The forty-seven kinds of mundane apperceptions comprising the twelve classes of immoral consciousness, the seventeen mundane classes of moral consciousness, and the eighteen classes of inoperative consciousness (obtained by excluding the two classes of consciousness, called "turning towards", avajjana, from the twenty), are here termed the causal relation of habitual recurrence. When any one of these arrives at the apperceptional process (i.e., the sequence of seven similar states of consciousness in a process of thought) every preceding apperception causally relates itself by way of habitual recurrence to every succeeding apperception. The related things, paccayuppanna-dhammas, comprise the succeeding apperceptions as stated above, as well as the Four Paths.
In what sense is the term asevana to be understood? It is to be understood in the sense of habituating by constant repetition or of causing in its paccayuppanna-dhamma to accept its inspiration, for them to gain greater and greater proficiency, energy and force. Here Pagunabhava means proficiency of the succeeding apperceptional thoughts in their apperceptive functions and stages; just as one who reads a lesson many times becomes more proficient with each new reading.
Parivaso literally means perfuming, or inspiring. Just as a silk cloth is perfumed with sweet scents, so also is the body of thought, so to speak, perfumed, or inspired, with lust, hate, and so forth; or with disinterestedness (arajjana), amity (adussana), and so on. Although the preceding apperception ceases, its apperceptional force does not cease; that is, its force pervades the succeeding thought. Therefore, every succeeding apperception, on coming into existence, becomes more vigorous on account of the former"s habituation. Thus the immediate preceding thought habituates or causes its immediate successor to accept its habituation. However, the process of habitual recurrence usually ceases at the seventh thought, after which, either resultant thought-moments of retention follow, or subsidence into the life-continuum takes place.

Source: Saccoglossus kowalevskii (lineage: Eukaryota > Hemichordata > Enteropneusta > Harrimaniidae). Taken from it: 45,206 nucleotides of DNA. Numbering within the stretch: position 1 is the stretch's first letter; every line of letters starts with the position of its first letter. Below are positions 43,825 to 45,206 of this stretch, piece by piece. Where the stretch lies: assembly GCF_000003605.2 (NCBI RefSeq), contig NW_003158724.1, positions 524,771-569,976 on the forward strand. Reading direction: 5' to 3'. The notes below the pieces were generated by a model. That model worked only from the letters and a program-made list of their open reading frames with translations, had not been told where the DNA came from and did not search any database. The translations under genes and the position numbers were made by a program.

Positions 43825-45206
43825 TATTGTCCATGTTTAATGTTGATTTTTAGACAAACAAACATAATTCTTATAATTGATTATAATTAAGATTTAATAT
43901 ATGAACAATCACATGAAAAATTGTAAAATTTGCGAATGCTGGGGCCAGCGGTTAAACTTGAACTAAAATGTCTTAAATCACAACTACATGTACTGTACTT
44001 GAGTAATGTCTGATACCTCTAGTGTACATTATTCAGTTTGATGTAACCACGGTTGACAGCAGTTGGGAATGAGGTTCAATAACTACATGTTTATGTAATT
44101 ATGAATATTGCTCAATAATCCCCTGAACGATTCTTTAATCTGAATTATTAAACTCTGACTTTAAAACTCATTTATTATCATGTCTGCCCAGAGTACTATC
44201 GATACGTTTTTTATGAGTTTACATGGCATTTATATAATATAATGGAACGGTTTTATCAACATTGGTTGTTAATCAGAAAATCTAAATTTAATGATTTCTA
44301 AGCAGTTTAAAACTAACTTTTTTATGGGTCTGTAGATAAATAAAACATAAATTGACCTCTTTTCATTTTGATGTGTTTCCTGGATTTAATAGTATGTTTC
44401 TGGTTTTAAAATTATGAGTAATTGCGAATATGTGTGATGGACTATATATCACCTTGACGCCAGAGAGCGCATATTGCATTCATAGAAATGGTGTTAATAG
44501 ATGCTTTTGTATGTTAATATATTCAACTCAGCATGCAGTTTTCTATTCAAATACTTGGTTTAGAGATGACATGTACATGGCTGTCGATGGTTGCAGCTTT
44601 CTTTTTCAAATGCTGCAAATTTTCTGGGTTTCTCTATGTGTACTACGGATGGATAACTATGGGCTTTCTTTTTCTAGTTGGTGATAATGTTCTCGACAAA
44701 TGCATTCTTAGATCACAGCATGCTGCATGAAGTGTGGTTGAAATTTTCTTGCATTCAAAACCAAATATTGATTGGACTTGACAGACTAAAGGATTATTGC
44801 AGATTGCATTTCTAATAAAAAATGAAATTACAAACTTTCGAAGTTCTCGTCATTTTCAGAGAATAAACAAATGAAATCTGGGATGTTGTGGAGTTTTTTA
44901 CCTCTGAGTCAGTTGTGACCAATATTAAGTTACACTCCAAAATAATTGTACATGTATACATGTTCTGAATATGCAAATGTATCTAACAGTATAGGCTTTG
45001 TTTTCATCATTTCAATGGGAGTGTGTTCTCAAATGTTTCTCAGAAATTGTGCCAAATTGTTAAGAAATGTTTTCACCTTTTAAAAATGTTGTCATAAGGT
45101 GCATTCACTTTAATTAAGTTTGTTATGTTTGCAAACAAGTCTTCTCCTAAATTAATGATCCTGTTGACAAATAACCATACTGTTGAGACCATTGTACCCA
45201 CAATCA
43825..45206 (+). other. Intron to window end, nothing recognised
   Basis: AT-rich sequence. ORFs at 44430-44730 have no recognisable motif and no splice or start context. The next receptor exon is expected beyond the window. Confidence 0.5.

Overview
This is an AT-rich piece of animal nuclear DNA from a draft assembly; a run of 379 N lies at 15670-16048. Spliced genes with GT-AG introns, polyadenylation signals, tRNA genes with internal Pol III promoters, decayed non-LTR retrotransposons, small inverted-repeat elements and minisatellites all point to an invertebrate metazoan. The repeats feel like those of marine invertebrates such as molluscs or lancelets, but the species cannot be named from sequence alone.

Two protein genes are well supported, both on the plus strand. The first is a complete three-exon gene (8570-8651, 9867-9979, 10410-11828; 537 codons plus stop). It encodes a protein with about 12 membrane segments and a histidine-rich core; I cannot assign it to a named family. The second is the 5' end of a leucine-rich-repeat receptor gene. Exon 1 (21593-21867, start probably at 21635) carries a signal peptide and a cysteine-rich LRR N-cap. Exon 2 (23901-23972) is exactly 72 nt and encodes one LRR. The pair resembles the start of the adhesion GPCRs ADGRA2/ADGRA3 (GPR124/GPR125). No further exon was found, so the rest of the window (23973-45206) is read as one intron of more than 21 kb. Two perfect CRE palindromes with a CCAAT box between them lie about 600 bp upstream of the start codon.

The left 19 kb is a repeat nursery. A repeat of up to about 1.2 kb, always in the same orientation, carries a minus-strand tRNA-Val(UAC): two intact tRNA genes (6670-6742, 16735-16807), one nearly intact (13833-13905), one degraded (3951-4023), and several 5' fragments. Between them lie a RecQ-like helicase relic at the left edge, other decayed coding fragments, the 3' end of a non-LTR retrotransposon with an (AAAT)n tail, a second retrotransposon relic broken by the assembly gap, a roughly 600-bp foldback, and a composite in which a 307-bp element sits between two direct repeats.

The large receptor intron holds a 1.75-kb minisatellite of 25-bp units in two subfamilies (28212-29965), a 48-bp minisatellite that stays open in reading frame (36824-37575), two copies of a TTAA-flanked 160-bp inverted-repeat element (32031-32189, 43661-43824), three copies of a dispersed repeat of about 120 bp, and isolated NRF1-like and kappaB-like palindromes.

Here, habitual recurrence, as dealt with in the Suttanta, ought to be mentioned also. Many passages are to be found in several parts of the Sutta Pitaka. Such are: Satipatthanam bhaveti: "one cultivates the earnest applications in mindfulness"; Sammappadhanam bhaveti: "one cultivates the supreme effort"; Sati-sambojjhangam bhaveti: "one cultivates mindfulness, a factor of Enlightenment"; Dhammavicaya-sambojjhangam bhaveti: "one cultivates the "investigation of truth," a factor of Enlightenment"; Sammaditthim bhaveti: "one cultivates the right view"; Sammasankappam bhaveti: "one cultivates right aspiration". and so on. In these passages, by "bhaveti" is meant, to repeat the effort either for one day, or for seven days, or for one month, or for seven months, or for one year, or for seven years.
Moral and immoral actions, which have been repeatedly performed or cultivated, or many times done in former existences, causally relate by way of habitual recurrence to moral and immoral actions of the present existence for their greater improvement and worsening respectively.
The relation which effects the improvement and the worsening respectively of such moral and immoral actions, at some other distant time or in some future existence, is called sufficing condition, but the one which effects this only during the apperceptional process is called habitual recurrence.
In this world, there are clearly to be seen always many incidental results or consequences following upon great achievements in art, science, literature, and so forth, which have been carried out in thought, word, and deed, continuously, repeatedly and incessantly.
As such a relation of habitual recurrence is found among all transient phenomena, manly zeal and effort, exerted for a long period of time, have developed to such a high degree that many great and difficult labours have reached complete accomplishment and that even Buddhahood has been attained.
The relation of kamma is of two kinds: coexistent kamma and asynchronous kamma.
Of these two, all volitions, moral, immoral, and unmoral, which consist of three time-phases, constitute the causal relation of coexistent kamma. Their related things are: All classes of consciousness and their mental concomitants in coexistence with volition; material qualities born of kamma, which arise simultaneously with the rebirth-conception, and material qualities produced by mind during the term of life.
Past moral and immoral volitions constitute the causal relation of asynchronous kamma. Their related things are the thirty-seven classes of mundane resultant consciousness and their mental concomitants, and all the material qualities born of kamma.